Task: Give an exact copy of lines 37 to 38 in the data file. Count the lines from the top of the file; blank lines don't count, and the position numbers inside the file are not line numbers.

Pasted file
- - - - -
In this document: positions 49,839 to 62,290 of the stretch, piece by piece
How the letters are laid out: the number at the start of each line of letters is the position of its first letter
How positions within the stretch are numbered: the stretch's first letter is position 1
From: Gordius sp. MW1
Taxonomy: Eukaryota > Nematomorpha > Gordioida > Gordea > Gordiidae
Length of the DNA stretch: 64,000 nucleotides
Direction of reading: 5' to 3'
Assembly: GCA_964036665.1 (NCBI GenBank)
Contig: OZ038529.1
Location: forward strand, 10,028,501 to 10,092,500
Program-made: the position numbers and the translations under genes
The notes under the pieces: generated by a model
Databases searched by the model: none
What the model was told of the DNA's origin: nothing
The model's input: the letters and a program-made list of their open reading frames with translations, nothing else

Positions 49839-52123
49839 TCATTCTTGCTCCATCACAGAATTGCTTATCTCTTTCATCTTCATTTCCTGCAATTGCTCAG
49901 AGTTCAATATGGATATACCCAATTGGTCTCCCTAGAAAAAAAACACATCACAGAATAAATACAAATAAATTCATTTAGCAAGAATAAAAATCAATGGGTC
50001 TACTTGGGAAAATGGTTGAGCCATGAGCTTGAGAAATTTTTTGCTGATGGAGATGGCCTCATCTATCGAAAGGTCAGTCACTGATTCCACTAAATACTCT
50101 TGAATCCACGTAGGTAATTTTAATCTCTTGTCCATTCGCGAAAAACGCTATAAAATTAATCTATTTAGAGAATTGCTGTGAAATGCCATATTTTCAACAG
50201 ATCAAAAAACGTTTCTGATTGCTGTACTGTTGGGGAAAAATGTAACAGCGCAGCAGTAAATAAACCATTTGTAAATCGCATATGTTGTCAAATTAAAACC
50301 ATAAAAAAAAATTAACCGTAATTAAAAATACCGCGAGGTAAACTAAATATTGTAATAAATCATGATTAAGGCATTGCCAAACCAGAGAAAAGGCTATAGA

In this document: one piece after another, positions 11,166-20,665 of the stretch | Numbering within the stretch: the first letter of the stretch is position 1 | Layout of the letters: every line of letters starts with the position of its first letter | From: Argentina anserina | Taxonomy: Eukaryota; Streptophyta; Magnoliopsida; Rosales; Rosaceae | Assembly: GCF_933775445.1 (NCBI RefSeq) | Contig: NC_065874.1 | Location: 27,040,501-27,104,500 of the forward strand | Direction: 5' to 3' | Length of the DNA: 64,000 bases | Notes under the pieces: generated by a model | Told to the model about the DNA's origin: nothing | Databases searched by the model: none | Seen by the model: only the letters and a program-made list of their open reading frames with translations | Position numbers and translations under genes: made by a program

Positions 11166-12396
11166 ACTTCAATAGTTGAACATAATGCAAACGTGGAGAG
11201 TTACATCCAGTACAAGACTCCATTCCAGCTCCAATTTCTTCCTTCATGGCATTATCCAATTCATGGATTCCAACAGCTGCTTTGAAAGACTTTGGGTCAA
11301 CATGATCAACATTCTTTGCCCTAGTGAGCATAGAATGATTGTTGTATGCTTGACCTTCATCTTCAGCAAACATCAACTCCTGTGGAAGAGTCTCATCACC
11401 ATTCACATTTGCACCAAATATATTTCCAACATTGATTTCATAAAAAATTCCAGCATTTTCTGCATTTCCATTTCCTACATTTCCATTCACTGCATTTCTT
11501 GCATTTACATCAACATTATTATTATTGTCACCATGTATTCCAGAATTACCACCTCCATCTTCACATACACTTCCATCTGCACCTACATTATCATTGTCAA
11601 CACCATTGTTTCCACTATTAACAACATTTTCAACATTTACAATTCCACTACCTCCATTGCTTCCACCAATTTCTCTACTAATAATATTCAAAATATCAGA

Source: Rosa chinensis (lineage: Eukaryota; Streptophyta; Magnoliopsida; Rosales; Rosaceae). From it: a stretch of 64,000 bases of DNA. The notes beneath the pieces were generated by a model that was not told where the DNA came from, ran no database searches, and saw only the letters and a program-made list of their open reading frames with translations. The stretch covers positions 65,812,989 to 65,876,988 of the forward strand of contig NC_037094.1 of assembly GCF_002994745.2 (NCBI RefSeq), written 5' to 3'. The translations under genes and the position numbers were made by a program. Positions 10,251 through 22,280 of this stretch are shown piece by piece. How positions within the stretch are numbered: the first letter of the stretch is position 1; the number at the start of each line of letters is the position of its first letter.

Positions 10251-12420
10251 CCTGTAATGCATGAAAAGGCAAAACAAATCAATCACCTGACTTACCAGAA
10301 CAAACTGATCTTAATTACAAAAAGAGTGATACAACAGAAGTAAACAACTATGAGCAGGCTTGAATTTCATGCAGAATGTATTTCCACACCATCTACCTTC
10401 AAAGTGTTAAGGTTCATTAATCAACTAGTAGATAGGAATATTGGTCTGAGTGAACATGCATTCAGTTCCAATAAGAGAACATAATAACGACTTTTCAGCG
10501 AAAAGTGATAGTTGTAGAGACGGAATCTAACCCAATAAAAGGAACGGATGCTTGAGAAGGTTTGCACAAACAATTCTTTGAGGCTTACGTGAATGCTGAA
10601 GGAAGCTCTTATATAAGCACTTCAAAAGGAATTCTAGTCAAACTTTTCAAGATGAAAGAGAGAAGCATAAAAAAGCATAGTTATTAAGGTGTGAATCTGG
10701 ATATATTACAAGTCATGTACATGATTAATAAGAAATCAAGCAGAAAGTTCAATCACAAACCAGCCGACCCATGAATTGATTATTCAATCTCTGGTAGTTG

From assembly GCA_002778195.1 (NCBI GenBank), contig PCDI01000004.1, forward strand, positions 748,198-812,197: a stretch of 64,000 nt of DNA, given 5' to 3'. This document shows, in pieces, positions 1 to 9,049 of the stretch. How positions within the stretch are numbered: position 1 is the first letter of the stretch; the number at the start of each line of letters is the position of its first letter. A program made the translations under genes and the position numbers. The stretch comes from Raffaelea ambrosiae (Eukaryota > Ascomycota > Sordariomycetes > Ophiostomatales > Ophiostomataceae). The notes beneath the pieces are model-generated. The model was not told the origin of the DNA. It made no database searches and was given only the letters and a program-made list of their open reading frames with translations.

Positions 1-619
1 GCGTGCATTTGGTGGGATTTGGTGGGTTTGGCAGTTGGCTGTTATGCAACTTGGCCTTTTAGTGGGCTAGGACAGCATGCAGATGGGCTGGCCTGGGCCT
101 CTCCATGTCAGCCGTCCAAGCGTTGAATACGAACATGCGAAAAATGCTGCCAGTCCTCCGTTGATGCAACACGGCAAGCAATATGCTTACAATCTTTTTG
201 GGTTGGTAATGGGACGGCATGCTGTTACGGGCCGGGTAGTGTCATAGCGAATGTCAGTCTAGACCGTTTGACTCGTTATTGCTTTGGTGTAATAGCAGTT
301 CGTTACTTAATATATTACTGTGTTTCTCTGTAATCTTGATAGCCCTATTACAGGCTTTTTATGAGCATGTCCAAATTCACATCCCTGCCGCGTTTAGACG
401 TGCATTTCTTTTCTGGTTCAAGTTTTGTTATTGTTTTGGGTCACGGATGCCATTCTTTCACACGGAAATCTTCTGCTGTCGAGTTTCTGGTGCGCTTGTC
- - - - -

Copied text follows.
10601 GGAAGCTCTTATATAAGCACTTCAAAAGGAATTCTAGTCAAACTTTTCAAGATGAAAGAGAGAAGCATAAAAAAGCATAGTTATTAAGGTGTGAATCTGG
10701 ATATATTACAAGTCATGTACATGATTAATAAGAAATCAAGCAGAAAGTTCAATCACAAACCAGCCGACCCATGAATTGATTATTCAATCTCTGGTAGTTG